The King's Nightingale

by Sherryl Jordan Published by Scholastic New Zealand

RRP: $25.00

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N.K Ashworth (Draw Me a Hero)

What led you to write this story/What was the inspiration behind this book?

‘Proton’ was the initial inspiration behind Draw Me a Hero. When I was a child I used to make

up stories in my head to escape being teased at school. I had a stutter and was unable to say

my own name. I created a superhero who I called Proton. He was the ‘long lost son of the Lord Protector’ and he became a favourite character who regularly appeared in my daydreams over the next few years. Proton grew up, just as I grew up, and in my stories no one knew his true name. Fast-forward many years and I finally incorporated this childhood fantasy character into a story about two teens in present-day New Zealand who decide to create a graphic novel.


What excites you the most about writing for this audience?

I am fascinated by the transition we call ‘coming-of-age’ – that time in all our lives so fraught

by change at every level, regardless of the decade we experience it in. As adults we tend to

fear and avoid change. Ironically, teenagers are forced to embrace it without always being

fully equipped to deal with all its angst. It excites me to think that a young adult today may

pick up one of my books, relate to the struggles of one of my characters and perhaps feel a

little less alone.


It excites me to think that a young adult today may pick up one of my books, relate to the struggles of one of my characters and perhaps feel a little less alone.

Who was your favourite character and why? Were there any surprises with the

characters?

The main character, Jane Dawson, is definitely my favourite. She is quirky, quick-witted and comes out with the sort of perfect retorts I wish I could think of in real life situations. However, I was very surprised when Jane’s mother gave internet dating a go, with somewhat varied success… those passages were certainly fun to write!


What are three words you would use to describe your book to someone who hadn’t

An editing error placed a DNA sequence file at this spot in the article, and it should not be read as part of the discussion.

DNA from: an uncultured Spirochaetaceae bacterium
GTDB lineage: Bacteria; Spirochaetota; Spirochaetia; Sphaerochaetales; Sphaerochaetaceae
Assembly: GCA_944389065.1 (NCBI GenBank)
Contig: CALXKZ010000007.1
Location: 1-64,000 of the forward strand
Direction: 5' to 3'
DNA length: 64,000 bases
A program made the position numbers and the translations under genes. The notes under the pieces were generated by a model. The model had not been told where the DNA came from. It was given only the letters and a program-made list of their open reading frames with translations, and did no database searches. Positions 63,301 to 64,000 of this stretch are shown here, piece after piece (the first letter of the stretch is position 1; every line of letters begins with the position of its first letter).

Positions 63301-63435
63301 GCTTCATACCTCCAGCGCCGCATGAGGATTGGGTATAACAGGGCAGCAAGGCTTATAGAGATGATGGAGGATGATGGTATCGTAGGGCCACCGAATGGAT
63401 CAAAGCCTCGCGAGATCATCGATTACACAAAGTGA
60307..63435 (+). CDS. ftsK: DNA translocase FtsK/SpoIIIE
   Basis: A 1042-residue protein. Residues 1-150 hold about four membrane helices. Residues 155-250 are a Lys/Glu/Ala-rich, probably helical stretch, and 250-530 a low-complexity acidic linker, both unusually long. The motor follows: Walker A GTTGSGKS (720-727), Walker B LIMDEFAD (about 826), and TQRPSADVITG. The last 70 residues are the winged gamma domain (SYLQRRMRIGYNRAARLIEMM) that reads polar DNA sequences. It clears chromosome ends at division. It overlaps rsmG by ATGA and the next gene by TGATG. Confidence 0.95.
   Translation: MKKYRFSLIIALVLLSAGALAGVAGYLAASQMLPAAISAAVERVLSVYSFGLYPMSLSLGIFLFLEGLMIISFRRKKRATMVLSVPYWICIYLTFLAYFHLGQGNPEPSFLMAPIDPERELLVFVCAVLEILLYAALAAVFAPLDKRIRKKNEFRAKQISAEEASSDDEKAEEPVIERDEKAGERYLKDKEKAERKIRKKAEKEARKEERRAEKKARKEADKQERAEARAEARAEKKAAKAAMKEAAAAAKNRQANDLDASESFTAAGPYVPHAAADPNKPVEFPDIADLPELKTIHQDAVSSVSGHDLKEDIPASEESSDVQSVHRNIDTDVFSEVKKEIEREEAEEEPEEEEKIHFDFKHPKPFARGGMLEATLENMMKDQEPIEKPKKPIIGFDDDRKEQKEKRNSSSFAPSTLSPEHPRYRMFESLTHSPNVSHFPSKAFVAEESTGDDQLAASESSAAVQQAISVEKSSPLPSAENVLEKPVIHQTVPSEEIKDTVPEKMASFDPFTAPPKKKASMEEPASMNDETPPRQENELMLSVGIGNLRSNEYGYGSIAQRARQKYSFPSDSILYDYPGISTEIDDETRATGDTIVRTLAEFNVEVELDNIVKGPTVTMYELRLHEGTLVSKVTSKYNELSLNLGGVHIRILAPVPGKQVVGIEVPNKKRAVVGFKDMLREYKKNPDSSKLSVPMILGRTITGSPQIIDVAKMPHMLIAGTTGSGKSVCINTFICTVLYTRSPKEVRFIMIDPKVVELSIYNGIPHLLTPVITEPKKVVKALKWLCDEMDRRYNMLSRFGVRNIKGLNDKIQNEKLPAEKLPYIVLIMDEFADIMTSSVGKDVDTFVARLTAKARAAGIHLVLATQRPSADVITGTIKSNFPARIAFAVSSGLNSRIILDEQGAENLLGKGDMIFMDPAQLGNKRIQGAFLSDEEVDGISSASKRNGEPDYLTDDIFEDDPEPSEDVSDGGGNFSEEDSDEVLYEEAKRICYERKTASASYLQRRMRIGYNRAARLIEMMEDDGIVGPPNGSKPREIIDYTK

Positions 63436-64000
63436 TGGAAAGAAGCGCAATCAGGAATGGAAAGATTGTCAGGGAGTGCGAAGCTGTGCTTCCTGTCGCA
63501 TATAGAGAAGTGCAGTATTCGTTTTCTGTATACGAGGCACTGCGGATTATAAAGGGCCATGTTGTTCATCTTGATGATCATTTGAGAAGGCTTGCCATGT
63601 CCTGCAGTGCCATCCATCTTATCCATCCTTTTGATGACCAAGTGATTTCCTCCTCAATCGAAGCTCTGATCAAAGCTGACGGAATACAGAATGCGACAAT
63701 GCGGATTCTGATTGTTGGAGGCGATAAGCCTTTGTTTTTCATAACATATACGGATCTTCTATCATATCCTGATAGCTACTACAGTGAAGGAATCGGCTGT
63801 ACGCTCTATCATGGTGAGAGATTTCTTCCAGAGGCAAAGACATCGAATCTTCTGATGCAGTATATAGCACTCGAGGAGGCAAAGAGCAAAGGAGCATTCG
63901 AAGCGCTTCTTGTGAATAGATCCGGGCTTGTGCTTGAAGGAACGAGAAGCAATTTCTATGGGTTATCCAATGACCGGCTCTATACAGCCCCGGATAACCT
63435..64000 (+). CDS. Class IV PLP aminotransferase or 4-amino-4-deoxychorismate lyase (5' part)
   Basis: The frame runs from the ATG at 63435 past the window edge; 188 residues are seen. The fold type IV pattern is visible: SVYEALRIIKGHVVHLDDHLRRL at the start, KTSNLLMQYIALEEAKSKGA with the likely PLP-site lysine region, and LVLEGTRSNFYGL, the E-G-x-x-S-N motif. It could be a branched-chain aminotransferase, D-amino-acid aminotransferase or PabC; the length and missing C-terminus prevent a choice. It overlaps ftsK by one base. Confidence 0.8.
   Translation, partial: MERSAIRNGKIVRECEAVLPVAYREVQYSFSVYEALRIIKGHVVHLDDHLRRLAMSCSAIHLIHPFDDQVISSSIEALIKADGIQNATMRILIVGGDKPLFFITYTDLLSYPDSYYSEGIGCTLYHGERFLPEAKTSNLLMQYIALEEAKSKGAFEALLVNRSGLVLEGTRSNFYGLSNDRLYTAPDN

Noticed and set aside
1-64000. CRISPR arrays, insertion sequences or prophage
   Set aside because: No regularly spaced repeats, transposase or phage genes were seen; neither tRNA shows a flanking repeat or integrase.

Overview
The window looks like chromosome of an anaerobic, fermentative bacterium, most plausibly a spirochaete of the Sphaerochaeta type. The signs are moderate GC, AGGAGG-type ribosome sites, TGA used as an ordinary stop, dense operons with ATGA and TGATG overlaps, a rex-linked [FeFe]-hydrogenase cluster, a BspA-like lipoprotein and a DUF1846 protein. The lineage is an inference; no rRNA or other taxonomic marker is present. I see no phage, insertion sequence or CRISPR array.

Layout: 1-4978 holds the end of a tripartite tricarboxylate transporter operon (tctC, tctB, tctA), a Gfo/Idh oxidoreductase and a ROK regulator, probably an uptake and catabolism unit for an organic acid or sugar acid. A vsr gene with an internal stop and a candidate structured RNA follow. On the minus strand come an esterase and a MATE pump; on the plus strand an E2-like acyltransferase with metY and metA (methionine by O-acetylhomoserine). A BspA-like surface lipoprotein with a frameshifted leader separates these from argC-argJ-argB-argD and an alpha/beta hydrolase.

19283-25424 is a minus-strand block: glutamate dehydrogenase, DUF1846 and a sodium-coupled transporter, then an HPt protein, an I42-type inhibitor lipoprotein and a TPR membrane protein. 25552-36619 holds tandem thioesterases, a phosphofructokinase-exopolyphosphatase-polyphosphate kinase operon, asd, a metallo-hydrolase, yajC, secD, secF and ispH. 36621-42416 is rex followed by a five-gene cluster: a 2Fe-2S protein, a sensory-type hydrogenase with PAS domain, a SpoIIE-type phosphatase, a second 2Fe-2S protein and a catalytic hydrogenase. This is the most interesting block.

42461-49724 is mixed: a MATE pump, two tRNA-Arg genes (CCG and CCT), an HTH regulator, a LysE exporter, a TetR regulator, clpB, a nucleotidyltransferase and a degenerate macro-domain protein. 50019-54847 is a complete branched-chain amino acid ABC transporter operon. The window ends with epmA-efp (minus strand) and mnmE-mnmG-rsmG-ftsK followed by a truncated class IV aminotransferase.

read it?

Funny, dark and tender.


Your book is clearly a winner, but when you were writing it, were there any moments of success, or lightbulb moments when it all fell into place for you?

Probably that moment I discovered there had once been an Auckland Pride Parade called

‘Gods and Monsters’. It fitted in perfectly with the underlying theme of my story and Bailey’s

actual age. It was a lightbulb moment; now I knew exactly how I would turn Bailey into a hero

and why he was so tortured.




Draw Me a Hero

by N K Ashworth Published by Lasavia Publishing

RRP: $25.00

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Brian Falkner (Katipo Joe: Spycraft)

What led you to write this story/What was the inspiration behind this book?

This book is actually the second in a series, so I will answer the question for the series. I wanted to write a story about a teenage spy that was grounded in reality. I was watching the movie ‘A Bridge Too Far’ about Operation Market Garden during the Second World War. It opens with a teenage boy spying on German troop deployments. That immediately connected with me as the kind of boy I would like to write about. A realistic character in the midst of real events, having to make terrible choices in very dangerous situations. Without the robo-backpacks, exploding candy and laser sharks that seem to be the rule in most teenage spy fiction. I wanted my character to be closer to George Smiley than James Bond. That is not to criticise stories with laser sharks etc, they are very popular and fun for kids to read. But I wanted to write something different to that. In the very early stages of writing I had the idea that the main character (Joe) would survive the war and eventually write his memoirs. That allowed me to show two different points of view from the same character. One from Joe as a young man, and another from Joe as an old man, reflecting on the things he did during the war (and not feeling very good about it).